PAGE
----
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Southern Africa faces unprecedented hunger crisis amid extreme weather

Southern Africa faces unprecedented hunger crisis amid extreme weather
5 Apr 2024 01:13


Over 24 million people in southern Africa are currently facing the grim realities of hunger, malnutrition, and water scarcity, fuelled by a series of extreme weather events, Oxfam said on Thursday. 

The region, already grappling with the challenges of flooding and persistent droughts, finds itself at the epicentre of a humanitarian crisis that shows no signs of abating.

Malawi, with over half of its 19 million population in distress, along with six million Zambians, three million Zimbabweans, and an additional three million Mozambicans, are suffering from acute hunger, Oxfam said.

The situation is further exacerbated in Mozambique's capital, Maputo, where recent floods, following closely on the heels of Tropical Storm Filipo, have devastated more than 50,000 lives.

Since the onset of 2024, the region has been battered by climate shocks that have claimed over 130 lives, decimated more than 2 million hectares of vital crops, and laid waste to over 7,000 homes and key infrastructure, including roads, health centres, and educational institutions, the organisation added.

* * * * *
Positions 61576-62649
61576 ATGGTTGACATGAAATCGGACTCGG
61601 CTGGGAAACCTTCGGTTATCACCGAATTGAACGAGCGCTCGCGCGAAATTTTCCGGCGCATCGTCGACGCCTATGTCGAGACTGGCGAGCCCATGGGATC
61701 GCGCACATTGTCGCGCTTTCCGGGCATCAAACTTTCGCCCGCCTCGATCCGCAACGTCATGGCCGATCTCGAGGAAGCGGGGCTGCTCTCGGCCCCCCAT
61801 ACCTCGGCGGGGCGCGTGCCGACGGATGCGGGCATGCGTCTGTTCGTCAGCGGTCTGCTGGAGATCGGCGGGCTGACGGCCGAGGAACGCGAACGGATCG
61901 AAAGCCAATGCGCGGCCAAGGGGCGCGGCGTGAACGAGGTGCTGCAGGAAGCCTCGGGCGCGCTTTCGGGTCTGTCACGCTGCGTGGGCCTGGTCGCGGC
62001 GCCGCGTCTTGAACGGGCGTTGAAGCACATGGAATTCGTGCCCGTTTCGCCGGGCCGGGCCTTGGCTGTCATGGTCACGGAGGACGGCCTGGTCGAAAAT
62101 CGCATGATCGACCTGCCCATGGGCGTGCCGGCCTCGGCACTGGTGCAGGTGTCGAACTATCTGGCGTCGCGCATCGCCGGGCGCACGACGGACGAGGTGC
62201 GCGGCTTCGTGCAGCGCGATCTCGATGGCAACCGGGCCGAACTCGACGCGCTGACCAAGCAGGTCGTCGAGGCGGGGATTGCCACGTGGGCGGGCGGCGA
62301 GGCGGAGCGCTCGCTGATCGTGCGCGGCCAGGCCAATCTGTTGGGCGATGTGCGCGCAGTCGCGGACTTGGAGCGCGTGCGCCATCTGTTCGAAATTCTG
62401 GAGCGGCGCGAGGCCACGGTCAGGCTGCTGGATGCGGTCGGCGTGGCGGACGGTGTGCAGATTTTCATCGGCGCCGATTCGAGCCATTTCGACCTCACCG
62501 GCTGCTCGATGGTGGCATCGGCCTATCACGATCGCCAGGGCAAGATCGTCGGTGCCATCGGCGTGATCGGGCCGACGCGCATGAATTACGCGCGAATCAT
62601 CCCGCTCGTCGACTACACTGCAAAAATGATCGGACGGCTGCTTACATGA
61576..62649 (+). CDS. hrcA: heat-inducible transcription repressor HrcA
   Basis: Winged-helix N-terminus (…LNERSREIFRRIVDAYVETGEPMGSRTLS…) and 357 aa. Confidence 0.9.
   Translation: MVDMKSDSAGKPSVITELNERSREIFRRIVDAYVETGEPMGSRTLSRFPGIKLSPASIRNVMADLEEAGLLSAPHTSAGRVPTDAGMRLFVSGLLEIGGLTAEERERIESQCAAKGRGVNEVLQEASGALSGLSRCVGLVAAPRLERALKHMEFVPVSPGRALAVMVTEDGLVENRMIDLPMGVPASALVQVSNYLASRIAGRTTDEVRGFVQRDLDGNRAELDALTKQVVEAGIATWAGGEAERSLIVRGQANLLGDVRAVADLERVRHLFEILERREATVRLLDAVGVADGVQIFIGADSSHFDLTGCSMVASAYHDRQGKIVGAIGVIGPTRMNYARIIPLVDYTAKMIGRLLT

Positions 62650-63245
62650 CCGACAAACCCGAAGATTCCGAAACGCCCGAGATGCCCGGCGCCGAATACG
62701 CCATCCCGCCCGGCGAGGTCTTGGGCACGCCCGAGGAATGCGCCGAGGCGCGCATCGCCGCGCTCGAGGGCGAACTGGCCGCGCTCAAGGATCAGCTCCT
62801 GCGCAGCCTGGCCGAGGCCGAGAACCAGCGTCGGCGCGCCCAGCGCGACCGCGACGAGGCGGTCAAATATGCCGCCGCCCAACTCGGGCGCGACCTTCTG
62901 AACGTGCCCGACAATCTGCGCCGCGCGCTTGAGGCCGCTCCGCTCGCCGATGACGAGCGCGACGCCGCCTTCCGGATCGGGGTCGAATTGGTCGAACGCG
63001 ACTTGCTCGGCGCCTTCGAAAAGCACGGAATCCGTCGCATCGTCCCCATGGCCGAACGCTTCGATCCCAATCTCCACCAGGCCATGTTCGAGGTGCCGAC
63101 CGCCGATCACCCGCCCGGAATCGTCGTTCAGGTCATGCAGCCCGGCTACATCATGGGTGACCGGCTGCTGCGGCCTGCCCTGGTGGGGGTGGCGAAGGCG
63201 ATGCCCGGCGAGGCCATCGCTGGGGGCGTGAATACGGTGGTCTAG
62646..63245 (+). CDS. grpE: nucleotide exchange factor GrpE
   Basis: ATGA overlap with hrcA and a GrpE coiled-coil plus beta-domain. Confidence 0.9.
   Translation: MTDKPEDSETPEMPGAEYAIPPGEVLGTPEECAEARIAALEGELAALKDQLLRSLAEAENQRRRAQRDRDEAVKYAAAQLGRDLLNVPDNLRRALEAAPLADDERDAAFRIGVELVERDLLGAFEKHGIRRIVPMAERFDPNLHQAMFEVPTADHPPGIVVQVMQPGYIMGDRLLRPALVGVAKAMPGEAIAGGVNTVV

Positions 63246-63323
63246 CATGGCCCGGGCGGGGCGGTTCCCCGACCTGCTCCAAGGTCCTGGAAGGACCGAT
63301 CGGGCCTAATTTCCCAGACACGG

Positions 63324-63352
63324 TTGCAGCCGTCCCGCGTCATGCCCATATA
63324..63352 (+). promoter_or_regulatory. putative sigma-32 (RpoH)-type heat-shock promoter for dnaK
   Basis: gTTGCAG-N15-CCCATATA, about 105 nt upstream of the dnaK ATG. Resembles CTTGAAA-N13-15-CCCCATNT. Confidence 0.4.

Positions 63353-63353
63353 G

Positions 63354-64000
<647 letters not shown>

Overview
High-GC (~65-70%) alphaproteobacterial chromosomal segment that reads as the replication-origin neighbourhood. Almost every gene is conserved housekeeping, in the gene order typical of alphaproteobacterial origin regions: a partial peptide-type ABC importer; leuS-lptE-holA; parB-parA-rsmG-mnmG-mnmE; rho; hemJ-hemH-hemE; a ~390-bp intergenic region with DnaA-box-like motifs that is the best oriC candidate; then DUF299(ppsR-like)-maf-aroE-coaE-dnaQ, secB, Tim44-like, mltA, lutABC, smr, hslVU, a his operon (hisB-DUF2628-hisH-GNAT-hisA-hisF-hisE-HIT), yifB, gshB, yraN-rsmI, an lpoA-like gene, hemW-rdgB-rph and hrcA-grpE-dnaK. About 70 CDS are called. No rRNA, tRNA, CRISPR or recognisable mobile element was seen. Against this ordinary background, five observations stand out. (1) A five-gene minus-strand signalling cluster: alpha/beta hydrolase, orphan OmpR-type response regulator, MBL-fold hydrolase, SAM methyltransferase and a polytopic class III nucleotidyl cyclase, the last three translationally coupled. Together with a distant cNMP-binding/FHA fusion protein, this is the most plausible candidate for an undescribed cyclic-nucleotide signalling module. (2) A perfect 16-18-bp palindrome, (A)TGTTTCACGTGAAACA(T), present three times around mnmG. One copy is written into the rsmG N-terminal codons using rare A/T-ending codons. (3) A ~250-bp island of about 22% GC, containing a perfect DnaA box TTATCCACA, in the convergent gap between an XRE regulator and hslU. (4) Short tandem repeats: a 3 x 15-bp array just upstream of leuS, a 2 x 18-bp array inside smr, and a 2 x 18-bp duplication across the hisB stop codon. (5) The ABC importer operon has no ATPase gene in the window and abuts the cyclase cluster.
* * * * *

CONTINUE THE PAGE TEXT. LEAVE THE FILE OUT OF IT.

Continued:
The consequent hunger crisis is compelling affected communities in these four countries to adopt desperate measures for survival, ranging from meal skipping to the selling of essential assets.

The drought conditions, attributed to the El Niño phenomenon, have ravaged croplands in Zambia, Malawi, and Central Mozambique, putting further strain on already vulnerable communities. In response, the governments of Malawi and Zambia have declared States of Disaster and Emergency, marking Malawi's fourth such declaration since 2020 due to extreme weather impacts.

Despite their minimal contribution to global carbon emissions, countries in southern Africa are disproportionately affected by climate change. Mozambique, for instance, has faced the brunt of cyclones and tropical storms twenty times since 2018, despite accounting for only 0.2% of global emissions, Oxfam revealed.

The cycle of recurrent weather anomalies has rendered the most vulnerable populations helpless, with governments struggling to muster the necessary resources for relief and reconstruction. The aftermath of Cyclone Freddy alone is estimated to have inflicted damages worth $1.5 billion in Mozambique and $500 million in Malawi, according to Oxfam.

With the region in crisis and facing multiple simultaneous emergencies, the call for immediate donor support has never been more urgent. 

A recent United Nations report underscored the severity of the situation, noting the record low rainfall received by countries including Angola, Botswana, DRC, Malawi, Mozambique, Namibia, Zambia, and Zimbabwe, marking the driest late January/February period in over 40 years.

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